Company fined for asbestos exposure
The Asbestos Regulations cover the identification of asbestos, assessment of the risk to workers from any work with asbestos and control measures to minimise the dangers. Part 11 of the Regulations states that, “Every employer shall prevent the exposure of his employees to asbestos so far as is reasonably practicable.” Where this is not possible, the employer must “take the measures necessary to reduce the exposure of his employees to asbestos to the lowest level reasonably practicable by measures other than the use of respiratory protective equipment” and must also “ensure that the number of his employees who are exposed to asbestos at any one time is as low as is reasonably practicable.”This means that employers cannot rely solely on respiratory protective equipment but must put procedures in place to protect workers.
In this case, the court heard that the negligence of the company meant that 31 workers were exposed to asbestos between May 2005 and September 2006.
The effects of asbestos exposure can be devastating. The small fibres in asbestos can cause cancer if inhaled. One of types of cancer caused by asbestos exposure is Mesothelioma. This cancer affects the lining of the lungs and sometimes the lining around the lower digestive tract. Mesothelioma is fatal and difficult to detect. Asbestos exposure can also cause lung cancer, Asbestosis, which is a scarring of the lungs, and Pleural thickening, which is thickening of the lining of the lungs.
The 31 workers may face these conditions later in life because of the failure of their employer to protect them from exposure.
Another recent case is that of a local Council which has issued warnings to its tenants stating that asbestos may be present in their homes. A local councillor has stated that “The presence of asbestos in housing is nothing unusual, in fact it is to be expected.” Tenants have been informed that asbestos provides a low risk to health unless the material is damaged.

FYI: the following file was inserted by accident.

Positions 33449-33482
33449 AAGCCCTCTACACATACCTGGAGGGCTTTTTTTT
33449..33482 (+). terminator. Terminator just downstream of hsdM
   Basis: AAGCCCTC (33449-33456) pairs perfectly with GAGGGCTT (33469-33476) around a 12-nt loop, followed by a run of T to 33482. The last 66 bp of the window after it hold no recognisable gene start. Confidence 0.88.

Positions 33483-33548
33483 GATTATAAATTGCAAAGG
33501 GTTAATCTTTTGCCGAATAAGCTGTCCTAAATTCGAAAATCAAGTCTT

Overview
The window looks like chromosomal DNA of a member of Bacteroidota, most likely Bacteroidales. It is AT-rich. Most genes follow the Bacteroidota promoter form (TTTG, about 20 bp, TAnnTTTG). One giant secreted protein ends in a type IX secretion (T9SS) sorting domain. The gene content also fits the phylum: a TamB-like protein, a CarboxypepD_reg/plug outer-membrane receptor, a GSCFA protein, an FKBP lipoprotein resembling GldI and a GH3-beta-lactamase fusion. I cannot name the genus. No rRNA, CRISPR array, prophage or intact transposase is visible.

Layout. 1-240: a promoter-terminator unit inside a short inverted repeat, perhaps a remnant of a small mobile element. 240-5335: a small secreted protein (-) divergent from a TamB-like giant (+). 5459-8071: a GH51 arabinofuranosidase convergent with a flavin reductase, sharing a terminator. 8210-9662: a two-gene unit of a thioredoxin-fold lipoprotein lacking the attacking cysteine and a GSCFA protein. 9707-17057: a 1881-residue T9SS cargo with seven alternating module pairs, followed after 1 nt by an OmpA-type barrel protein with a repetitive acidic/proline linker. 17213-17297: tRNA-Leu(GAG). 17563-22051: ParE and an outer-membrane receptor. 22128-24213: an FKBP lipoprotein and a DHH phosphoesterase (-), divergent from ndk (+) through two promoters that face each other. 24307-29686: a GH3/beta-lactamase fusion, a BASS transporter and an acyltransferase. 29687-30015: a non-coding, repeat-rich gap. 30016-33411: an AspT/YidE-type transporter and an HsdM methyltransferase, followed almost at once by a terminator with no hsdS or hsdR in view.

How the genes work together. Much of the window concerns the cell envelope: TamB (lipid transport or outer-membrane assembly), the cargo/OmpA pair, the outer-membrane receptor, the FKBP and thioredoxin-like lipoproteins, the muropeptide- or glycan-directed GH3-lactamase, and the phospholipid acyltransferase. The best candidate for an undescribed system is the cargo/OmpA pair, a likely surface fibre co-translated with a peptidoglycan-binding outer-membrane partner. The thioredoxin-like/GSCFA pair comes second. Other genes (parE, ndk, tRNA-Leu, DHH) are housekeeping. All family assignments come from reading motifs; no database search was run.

The councillor further stated that “By notifying tenants of the potential presence of asbestos in their homes, we hope to reiterate the need to exercise caution.” It has been recommended that residents contact the Council before undertaking any minor building works or improvements, in case they disturb the asbestos.
Asbestos was a popular building material up until the health risks that it poses were discovered. This means that many properties across the country, including Council houses, may contain asbestos materials. The risks to inhabitants from asbestos exposure can be minimised by proper surveying and monitoring. Councils should provide advice to any tenants who are concerned about asbestos exposure.
The London company fined for exposing its workers to asbestos is just one of many throughout the country. Not including domestic properties, the HSE estimates that around 500,000 buildings in the UK still contain asbestos. If workers in these buildings are not protected by their employer, incidents such as these could be all too common.